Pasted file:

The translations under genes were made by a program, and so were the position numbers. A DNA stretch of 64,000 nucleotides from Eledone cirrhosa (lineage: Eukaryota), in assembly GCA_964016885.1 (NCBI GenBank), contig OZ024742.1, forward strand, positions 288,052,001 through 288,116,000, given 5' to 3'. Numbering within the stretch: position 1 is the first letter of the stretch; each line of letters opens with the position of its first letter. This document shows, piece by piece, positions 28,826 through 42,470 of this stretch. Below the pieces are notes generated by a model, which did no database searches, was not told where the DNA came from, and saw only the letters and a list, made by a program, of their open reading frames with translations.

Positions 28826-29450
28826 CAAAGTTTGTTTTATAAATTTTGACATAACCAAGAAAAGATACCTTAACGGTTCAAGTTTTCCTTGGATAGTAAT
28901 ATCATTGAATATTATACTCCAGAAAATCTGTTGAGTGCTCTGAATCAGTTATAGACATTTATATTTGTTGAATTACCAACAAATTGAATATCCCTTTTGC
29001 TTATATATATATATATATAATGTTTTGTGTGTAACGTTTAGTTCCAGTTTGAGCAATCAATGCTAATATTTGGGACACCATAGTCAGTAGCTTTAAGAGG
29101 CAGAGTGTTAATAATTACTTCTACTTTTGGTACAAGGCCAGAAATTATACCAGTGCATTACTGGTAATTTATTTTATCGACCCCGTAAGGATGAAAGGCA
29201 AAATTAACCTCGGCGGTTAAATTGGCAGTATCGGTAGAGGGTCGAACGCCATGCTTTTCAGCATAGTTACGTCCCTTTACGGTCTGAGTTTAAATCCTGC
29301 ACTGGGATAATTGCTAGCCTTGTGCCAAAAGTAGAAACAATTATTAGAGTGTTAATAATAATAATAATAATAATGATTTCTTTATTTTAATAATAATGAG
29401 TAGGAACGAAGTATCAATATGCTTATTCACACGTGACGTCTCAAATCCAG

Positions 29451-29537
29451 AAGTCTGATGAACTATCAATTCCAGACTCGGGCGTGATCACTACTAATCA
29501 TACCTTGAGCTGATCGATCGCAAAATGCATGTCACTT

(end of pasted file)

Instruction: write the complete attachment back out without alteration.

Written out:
The translations under genes were made by a program, and so were the position numbers. A DNA stretch of 64,000 nucleotides from Eledone cirrhosa (lineage: Eukaryota), in assembly GCA_964016885.1 (NCBI GenBank), contig OZ024742.1, forward strand, positions 288,052,001 through 288,116,000, given 5' to 3'. Numbering within the stretch: position 1 is the first letter of the stretch; each line of letters opens with the position of its first letter. This document shows, piece by piece, positions 28,826 through 42,470 of this stretch. Below the pieces are notes generated by a model, which did no database searches, was not told where the DNA came from, and saw only the letters and a list, made by a program, of their open reading frames with translations.

Positions 28826-29450
28826 CAAAGTTTGTTTTATAAATTTTGACATAACCAAGAAAAGATACCTTAACGGTTCAAGTTTTCCTTGGATAGTAAT
28901 ATCATTGAATATTATACTCCAGAAAATCTGTTGAGTGCTCTGAATCAGTTATAGACATTTATATTTGTTGAATTACCAACAAATTGAATATCCCTTTTGC
29001 TTATATATATATATATATAATGTTTTGTGTGTAACGTTTAGTTCCAGTTTGAGCAATCAATGCTAATATTTGGGACACCATAGTCAGTAGCTTTAAGAGG
29101 CAGAGTGTTAATAATTACTTCTACTTTTGGTACAAGGCCAGAAATTATACCAGTGCATTACTGGTAATTTATTTTATCGACCCCGTAAGGATGAAAGGCA
29201 AAATTAACCTCGGCGGTTAAATTGGCAGTATCGGTAGAGGGTCGAACGCCATGCTTTTCAGCATAGTTACGTCCCTTTACGGTCTGAGTTTAAATCCTGC
29301 ACTGGGATAATTGCTAGCCTTGTGCCAAAAGTAGAAACAATTATTAGAGTGTTAATAATAATAATAATAATAATGATTTCTTTATTTTAATAATAATGAG
29401 TAGGAACGAAGTATCAATATGCTTATTCACACGTGACGTCTCAAATCCAG

Positions 29451-29537
29451 AAGTCTGATGAACTATCAATTCCAGACTCGGGCGTGATCACTACTAATCA
29501 TACCTTGAGCTGATCGATCGCAAAATGCATGTCACTT